Brockbank said the lack of services is now even more frightening, as freshmen started moving onto campus at the end of June for summer courses. Especially as more classes are being offered due to Covid, she said a pool of really vulnerable students may now face issues of assault in the coming days and weeks.
Her concerns aren’t unfounded.
Several studies have dubbed the first few months of school the “red zone,” when a majority of sexual assaults occur, primarily due to new students unfamiliar with campus resources and networks. A 2019 survey from the Association of American Universities found 26% of female undergraduates experienced nonconsensual sexual contact by physical force or inability to consent—a 3% increase from 2015.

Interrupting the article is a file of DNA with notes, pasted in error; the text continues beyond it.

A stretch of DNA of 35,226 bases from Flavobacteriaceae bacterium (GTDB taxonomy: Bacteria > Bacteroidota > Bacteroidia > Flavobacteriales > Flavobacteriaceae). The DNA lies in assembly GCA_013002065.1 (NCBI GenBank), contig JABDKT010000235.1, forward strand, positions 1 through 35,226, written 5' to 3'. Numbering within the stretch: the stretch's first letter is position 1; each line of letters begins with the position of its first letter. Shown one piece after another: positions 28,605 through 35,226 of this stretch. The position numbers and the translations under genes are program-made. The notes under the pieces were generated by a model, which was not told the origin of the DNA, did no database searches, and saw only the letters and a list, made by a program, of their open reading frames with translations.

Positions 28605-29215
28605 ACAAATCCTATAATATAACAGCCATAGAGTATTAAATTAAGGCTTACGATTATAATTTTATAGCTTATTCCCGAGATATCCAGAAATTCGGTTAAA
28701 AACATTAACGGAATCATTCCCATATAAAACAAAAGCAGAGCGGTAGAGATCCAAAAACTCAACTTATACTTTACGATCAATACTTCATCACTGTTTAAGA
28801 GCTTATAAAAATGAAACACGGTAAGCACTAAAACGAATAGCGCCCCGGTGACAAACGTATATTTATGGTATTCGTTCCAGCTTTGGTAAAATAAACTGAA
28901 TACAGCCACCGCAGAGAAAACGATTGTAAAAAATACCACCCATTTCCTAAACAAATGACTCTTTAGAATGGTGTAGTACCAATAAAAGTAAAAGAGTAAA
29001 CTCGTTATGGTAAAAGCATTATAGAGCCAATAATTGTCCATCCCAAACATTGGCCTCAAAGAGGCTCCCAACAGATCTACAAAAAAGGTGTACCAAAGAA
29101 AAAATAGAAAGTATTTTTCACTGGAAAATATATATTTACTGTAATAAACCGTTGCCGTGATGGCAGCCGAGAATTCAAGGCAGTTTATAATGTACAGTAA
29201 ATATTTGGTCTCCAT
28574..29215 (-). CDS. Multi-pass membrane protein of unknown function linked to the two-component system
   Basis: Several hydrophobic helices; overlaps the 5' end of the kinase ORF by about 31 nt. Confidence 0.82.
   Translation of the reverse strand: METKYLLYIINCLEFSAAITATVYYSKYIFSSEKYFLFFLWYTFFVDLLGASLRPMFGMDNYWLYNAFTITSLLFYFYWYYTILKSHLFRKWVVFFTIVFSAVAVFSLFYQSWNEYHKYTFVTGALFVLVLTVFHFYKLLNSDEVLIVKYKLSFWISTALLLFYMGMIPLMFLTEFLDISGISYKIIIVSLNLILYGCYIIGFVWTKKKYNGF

“I was on campus in the spring and I can tell you that socializing is happening, parties are happening, drinking is happening, assault is happening,” Brockbank said. “It feels like the urgency and timing of this is something that not the administration is not really connecting the dots on effectively and that's really frightening and terrifying to think about.”
Editor's note: This story was updated to include a comment from Stanford Health Care. We regret the omission.